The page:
Discuss the poetry techniques in "To an Athlete Dying Young," and relate the poem to The Great Gatsby.
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While I agree with the assessment given in the above post, it sure seems to me these two characters are more different than alike. This young athlete in Housman's poem has achieved greatness by winning a race for the town. He demonstrated a skill in running which brought honor both to him and his town. Gatsby, on the other hand, has demonstrated a skill only in making money--and that, illegally. He earned no fame for either himself or his family. In fact, he's embarrassed of his family, we find out later. While the young athlete has an entire town rejoicing with him in his victory, Gatsby lives a life of virtual isolation--even in the midst of his well attended parties--with no one to celebrate his victory. Not even the only person he wants to share it with. The aspect of illusory (fleeting) fame is the only real connector I see beyond the obvious both dying before their time.
Housman's poem is an elegy, somber and poignant. It consists of seven quatrains (four-line stanzas). Each stanza is composed of two rhyming couplets; with the exception of "come/home" in the second stanza, the rhymes are all perfect. The meter is iambic tetrameter.
Numerous poetry techniques are evident, primarily alliteration and metaphor. The alliterative vowels add a smooth, flowing rhythm to the poem, while the metaphors develop theme. Examples of alliteration such as "silence/sounds," "So/set," "fleet/foot," and "sill/shade" help create a soft tone. The poem's metaphors reference death, "the shady night" that has closed the athlete's eyes forever. He is brought "home" (to his grave), and he (in his coffin now rather than his victory chair) is placed at his "threshold," the edge of his grave. He has become a "Townsman of a stiller town" as he is buried in a cemetery.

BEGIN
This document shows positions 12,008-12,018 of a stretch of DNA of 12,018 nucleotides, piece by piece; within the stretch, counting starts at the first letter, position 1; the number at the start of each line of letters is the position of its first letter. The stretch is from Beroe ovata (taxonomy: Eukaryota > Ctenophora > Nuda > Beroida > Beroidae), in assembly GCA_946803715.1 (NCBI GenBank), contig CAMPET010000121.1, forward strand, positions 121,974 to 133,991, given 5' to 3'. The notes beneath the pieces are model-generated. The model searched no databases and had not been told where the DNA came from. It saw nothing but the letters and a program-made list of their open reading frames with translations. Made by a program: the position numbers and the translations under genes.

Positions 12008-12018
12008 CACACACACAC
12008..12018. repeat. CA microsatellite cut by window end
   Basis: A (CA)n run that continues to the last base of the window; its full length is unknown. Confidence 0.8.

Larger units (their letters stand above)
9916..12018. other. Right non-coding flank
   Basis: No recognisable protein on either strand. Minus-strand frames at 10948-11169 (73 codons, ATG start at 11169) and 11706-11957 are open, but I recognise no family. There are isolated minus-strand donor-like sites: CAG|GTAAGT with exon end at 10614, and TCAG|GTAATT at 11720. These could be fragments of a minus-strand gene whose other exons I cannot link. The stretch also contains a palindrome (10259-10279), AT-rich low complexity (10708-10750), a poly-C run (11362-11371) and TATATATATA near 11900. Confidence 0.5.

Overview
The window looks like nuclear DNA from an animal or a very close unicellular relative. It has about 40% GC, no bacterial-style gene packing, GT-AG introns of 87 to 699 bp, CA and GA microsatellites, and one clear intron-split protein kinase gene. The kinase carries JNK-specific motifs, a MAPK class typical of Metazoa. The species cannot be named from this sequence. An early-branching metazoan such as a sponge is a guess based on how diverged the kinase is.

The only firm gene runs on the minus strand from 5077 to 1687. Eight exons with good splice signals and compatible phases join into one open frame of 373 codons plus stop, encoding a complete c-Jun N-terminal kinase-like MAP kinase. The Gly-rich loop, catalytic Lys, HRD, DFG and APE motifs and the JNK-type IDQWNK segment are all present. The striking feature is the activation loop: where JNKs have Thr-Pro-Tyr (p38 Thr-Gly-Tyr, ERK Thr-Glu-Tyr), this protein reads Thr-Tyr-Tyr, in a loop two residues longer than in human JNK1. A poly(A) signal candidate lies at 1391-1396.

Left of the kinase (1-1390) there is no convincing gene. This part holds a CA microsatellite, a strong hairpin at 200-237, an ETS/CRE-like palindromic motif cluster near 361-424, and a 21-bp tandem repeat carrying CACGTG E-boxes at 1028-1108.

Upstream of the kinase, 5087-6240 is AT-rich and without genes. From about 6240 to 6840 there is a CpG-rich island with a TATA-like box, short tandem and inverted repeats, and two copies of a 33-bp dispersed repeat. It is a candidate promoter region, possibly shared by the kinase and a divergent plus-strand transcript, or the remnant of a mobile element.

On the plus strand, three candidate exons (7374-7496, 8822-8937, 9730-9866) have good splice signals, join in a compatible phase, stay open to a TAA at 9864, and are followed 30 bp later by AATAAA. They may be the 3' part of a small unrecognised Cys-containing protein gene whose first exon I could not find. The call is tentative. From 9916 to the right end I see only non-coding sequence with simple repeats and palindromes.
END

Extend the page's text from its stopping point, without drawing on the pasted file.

Clear thematic parallels can be drawn between Housman's athlete and Gatsby. Both die young after achieving stunning individual success. Neither will grow old to outlive his accomplishments. The athlete will never see his glory fade because he has slipped away "[f]rom fields where glory does not stay." Similarly, Jay Gatsby will never lose his great fortune. More importantly, however, because Gatsby died with his dream of Daisy intact, he will never experience the loss of his sustaining romantic illusion. Housman's athlete and Fitzgerald's Gatsby both perish while at the top of their separate "games." Their physical deaths occur before the cruel realities of life can damage their spirits.
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